In order to solve this pain, I did two things much differently then above:

  • I built an extremely small prototype that my children could use in a matter of days, wasting no time.
  • Instead of adding more features, I began researching the problems that other people faced with their morning routines with children and how they solved them (I even asked ChatGPT for advice, which led me to more research).

If I had found no results of other people trying to solve this pain, I would have stayed at my small prototype state and not gone any further. However, there is A LOT of content online, especially surrounding childhood ADHD, on how to create effective routines for children and keep them on task.

Many people use rewards, gamification, checklists, visual lists, and more. So I came up with an initial feature set that I'd like to build, and continued to test it with my children.

kangaroutine was born, and I'm currently working closely with several friends who have young children to continue to build out an initial featureset alongside immediate customer usage to determine if I'm going in the right direction.

Not only does this help make sure I build a product that works for other people, but it also helps give me new ideas on what to build next to make the best product that I can.

We'll go over tools and techniques on how to validate ideas in later blog posts, but the important thing is you don't build the product alone in a vacuum. You have to work with potential customers early and often in order to make sure you don't build something that no one uses.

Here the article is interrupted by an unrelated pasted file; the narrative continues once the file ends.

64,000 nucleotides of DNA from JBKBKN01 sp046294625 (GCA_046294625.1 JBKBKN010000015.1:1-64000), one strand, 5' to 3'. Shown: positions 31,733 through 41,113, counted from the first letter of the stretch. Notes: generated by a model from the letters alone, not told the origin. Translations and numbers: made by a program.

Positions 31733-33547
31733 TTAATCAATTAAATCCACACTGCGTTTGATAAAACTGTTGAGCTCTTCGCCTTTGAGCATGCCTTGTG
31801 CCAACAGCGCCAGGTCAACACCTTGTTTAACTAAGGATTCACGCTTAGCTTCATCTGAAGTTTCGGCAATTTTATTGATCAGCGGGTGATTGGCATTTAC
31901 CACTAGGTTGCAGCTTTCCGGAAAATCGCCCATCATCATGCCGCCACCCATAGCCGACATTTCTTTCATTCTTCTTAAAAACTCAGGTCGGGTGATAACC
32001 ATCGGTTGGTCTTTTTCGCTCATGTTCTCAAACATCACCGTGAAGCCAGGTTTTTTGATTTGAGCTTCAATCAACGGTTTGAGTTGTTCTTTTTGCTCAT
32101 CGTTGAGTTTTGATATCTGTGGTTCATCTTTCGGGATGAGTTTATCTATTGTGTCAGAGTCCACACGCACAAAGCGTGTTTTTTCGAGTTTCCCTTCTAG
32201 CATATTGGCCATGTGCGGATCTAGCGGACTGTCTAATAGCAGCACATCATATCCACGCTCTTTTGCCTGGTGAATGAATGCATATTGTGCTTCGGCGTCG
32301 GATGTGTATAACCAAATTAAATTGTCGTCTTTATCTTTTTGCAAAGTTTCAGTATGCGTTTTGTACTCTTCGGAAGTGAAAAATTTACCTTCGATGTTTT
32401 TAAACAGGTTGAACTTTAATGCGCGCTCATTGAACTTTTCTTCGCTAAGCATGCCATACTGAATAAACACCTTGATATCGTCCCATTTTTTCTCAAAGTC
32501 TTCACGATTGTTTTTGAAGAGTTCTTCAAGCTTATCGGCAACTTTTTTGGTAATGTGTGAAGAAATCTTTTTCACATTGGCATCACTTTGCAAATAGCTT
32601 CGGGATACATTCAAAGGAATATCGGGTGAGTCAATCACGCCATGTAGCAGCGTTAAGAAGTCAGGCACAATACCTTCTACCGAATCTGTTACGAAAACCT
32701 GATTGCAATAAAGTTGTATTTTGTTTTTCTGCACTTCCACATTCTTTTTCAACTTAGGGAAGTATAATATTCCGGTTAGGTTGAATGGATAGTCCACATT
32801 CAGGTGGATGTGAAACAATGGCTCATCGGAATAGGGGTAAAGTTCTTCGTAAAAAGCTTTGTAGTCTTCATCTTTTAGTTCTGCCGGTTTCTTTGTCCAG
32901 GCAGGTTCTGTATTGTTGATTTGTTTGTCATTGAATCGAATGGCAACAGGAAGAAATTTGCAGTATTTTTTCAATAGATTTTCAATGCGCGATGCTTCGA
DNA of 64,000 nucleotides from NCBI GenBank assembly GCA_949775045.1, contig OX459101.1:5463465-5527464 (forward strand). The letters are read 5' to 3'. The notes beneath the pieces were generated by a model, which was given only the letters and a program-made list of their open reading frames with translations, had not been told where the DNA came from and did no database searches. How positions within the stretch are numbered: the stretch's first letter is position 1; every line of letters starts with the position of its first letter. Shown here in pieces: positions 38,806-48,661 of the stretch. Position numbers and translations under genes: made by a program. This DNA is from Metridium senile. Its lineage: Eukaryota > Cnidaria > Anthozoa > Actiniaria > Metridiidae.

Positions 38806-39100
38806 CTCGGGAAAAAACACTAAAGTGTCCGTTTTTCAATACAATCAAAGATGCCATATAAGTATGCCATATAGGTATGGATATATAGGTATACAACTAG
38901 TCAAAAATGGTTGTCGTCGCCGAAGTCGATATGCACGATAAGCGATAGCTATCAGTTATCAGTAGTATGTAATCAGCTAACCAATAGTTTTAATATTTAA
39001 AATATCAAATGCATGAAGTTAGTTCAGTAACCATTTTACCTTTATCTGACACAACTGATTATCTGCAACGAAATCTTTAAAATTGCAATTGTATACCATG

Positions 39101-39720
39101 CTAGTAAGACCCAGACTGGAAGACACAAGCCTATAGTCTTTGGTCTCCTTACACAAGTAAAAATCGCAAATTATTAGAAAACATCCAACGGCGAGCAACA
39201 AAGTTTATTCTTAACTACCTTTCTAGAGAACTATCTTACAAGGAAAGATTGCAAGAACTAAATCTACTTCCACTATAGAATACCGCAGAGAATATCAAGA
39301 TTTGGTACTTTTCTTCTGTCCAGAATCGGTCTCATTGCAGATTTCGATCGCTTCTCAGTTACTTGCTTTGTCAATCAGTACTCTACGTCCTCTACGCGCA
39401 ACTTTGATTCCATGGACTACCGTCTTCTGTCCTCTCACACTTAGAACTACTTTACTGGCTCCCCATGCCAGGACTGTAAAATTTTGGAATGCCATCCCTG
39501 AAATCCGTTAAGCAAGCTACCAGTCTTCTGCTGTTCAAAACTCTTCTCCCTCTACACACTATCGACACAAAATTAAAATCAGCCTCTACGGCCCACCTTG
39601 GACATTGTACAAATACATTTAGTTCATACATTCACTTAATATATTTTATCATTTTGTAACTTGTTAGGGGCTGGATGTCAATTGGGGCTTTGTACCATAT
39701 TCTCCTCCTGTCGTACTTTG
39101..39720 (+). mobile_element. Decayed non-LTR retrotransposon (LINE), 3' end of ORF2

Are you solving a one time pain, or a recurring pain?

In order to build a succesful product with a recurring revenue business model (a monthly or yearly cost), you have to build something that users get value from every month.

Another side project I'm working on is a simple app that helps board game and miniature game players find local groups and events that they can participate in. While many gamers that are having a hard time finding local groups might find this valuable, the biggest question I need to answer before dedicating any more time to the idea is:

Will someone continue to use the application to find new events or groups after they've already found one group they wind up participating in frequently?

If I solve someones pain, and then they no longer have that pain at all, there is no way to build a large monthly userbase or membership as the product will have constant churn.

The best products continue to solve a users pain that they feel frequently, not just once.

Are you solving a "Hospital Pain" or a "Tylenol Pain"?

The severity of the pain is also important when you're going to charge for your product. I like to think about different pain levels when I'm building something new.

Would a simple pill of tylenol solve this pain? If so, it probably isn't strong enough for someone to pay for. Does the user feel like they need to go to the hospital if they don't solve this pain? That's a good bet!

While chances are your product isn't in the healthcare industry solving for hospital incidents, that pain can still be very strong in an emotional way or in something that takes a lot of time for your users without your product.

Ensure that your product isn't just solving something small and painless, and is instead focused on solving a major pain.

I talked about my favorite question that can help you find out if the pain you are solving is large enough in a previous post that you should definitely read as well if you are looking to build a serious pain-solving product.

Until next time,

P.S. I appreciate every share: